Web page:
Case Report
Copyright ©The Author(s) 2021. Published by Baishideng Publishing Group Inc. All rights reserved.
World J Clin Cases. Dec 6, 2021; 9(34): 10659-10665
Published online Dec 6, 2021. doi: 10.12998/wjcc.v9.i34.10659
Reversible congestive heart failure associated with hypocalcemia: A case report
Chu Wang, Li-Wen Dou, Tian-Bing Wang, Yang Guo
Chu Wang, Tian-Bing Wang, Yang Guo, Trauma Rescue & Treatment Center, Peking University People's Hospital, Beijing 100044, China
Li-Wen Dou, Emergency Department, Peking University People's Hospital, Beijing 100044, China
Author contributions: Wang C and Dou LW contributed equal efforts to this work; Wang C contributed to manuscript drafting and editing; Dou LW was the attending doctor of the patient, reviewed the literature, and contributed to manuscript editing; Wang TB contributed to manuscript supervision; Guo Y was the chief physician of the patient and contributed to manuscript conception and supervision.
Supported by National Key R&D Program of China, No. 2018YFF0301103.
Informed consent statement: Written consent was obtained from the patient.
Conflict-of-interest statement: The authors declare no conflicts of interest.
CARE Checklist (2016) statement: The authors have read the CARE Checklist (2016), and the manuscript was prepared and revised according to the CARE Checklist (2016).
Open-Access: This article is an open-access article that was selected by an in-house editor and fully peer-reviewed by external reviewers. It is distributed in accordance with the Creative Commons Attribution NonCommercial (CC BY-NC 4.0) license, which permits others to distribute, remix, adapt, build upon this work non-commercially, and license their derivative works on different terms, provided the original work is properly cited and the use is non-commercial. See:
Corresponding author: Yang Guo, MD, Doctor, Trauma Rescue & Treatment Center, Peking University People's Hospital, No. 11 Xizhimen South Boulevard, Xicheng District, Beijing 100044, China.
Received: February 26, 2021
Peer-review started: February 26, 2021
First decision: May 11, 2021
Revised: May 17, 2021
Accepted: October 27, 2021
Article in press: October 27, 2021
Published online: December 6, 2021

Hypoparathyroidism is a rare disease that may occur due to primary or secondary etiologies. The estimated incidence in the United States is 24–37/100000 person-years. Congestive heart failure associated with hypocalcemia due to hypoparathyroidism is an even rarer presentation.


Here, we present a 64-year-old woman with congestive heart failure following hypocalcemia. The patient was transferred to our emergency department with complaints of rapidly progressive dyspnea, shortness of breath and heaviness of the chest for 4 d. She had a history of undergoing thyroidectomy and partial tracheotomy 2 years prior due to a malignant thyroid tumor. Muscle spasms had been present 1 year ago, and cataracts were treated with intraocular lens replacement in both eyes. Most tests were within normal ranges, except serum calcium at 1.33 mmol/L (2.20–2.65 mmol/L), ionized calcium at 0.69 mmol/L (1.15–1.29 mmol/L), and parathyroid hormone at < 1.0 pg/mL (12–88 pg/mL). Echocardiography revealed an ejection fraction of 28.48%. Cardiac function was quickly reversed by restoring the serum calcium concentration. Significant improvements were noted with an ejection fraction of up to 48.50% at follow-up.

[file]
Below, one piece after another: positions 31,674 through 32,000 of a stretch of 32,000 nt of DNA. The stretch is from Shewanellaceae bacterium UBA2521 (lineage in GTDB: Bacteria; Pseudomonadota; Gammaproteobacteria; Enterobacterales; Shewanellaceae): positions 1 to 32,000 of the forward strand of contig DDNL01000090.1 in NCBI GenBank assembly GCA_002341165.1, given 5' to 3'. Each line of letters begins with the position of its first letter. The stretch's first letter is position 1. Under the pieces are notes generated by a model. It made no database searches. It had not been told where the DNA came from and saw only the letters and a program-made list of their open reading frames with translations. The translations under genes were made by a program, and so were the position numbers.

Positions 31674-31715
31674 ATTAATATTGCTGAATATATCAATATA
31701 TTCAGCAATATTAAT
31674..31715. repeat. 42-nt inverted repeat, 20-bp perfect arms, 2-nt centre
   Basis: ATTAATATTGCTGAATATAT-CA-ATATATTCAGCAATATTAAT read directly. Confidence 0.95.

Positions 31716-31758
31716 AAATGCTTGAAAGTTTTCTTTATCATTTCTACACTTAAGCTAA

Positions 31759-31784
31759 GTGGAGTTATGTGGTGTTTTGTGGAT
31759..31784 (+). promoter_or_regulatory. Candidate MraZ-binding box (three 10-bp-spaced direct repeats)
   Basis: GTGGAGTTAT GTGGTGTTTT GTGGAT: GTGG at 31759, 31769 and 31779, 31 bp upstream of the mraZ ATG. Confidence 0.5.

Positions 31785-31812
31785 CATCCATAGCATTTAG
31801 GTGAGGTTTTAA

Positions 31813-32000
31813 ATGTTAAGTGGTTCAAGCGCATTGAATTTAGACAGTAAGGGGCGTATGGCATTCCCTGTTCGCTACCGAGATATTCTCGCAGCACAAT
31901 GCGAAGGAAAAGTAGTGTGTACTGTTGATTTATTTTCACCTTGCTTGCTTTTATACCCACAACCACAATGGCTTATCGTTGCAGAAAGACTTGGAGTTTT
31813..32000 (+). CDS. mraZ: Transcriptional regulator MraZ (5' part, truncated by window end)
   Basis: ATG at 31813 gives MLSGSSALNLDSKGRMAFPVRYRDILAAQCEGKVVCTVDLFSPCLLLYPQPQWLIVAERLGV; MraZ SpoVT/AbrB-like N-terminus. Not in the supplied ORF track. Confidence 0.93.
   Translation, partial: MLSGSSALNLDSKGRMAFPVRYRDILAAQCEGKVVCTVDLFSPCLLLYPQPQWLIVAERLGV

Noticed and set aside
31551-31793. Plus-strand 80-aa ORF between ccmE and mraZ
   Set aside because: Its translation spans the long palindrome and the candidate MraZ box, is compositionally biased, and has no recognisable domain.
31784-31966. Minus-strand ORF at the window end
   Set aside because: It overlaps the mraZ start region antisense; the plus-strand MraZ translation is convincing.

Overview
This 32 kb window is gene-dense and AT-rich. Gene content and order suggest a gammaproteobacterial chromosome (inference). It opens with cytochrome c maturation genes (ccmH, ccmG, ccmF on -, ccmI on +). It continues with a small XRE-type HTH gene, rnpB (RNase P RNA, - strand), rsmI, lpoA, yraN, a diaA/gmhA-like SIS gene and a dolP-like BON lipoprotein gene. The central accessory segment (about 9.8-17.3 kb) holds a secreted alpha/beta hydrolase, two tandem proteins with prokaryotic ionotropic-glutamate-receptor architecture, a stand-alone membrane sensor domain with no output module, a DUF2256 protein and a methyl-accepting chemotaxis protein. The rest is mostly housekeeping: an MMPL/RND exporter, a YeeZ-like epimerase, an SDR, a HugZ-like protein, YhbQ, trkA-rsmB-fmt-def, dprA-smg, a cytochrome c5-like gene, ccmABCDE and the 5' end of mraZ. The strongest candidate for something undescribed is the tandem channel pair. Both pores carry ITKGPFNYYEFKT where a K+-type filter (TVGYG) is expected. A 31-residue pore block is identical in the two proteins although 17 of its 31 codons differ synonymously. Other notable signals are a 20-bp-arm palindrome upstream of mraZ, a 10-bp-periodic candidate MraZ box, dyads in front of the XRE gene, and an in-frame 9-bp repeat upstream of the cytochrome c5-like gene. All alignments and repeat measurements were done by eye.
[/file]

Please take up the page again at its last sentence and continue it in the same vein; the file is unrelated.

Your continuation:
For patients with potential hypocalcemia, monitoring calcium levels and dealing with hypocalcemia in time to avoid serious complications are important.

Keywords: Hypoparathyroidism, Congestive heart failure, Cardiomyopathy, Parathyroid hormone, Calcium, Echocardiography, Case report

Core Tip: Hypoparathyroidism-related cardiomyopathy is rare but reversible. We present a rare case of congestive heart failure associated with hypocalcemia in an elderly female with a history of thyroidectomy. The heart failure was reversed rapidly by infusion of calcium gluconate. With the supplementation of calcium, the cardiac function was maintained very well. The patient also presented with a history of cataracts. This case highlights that, for patients with potential hypocalcemia, we need to supplement calcium and closely monitor calcium levels to manage the hypocalcemia in time to avoid serious complications, such as cardiac complications or cataracts.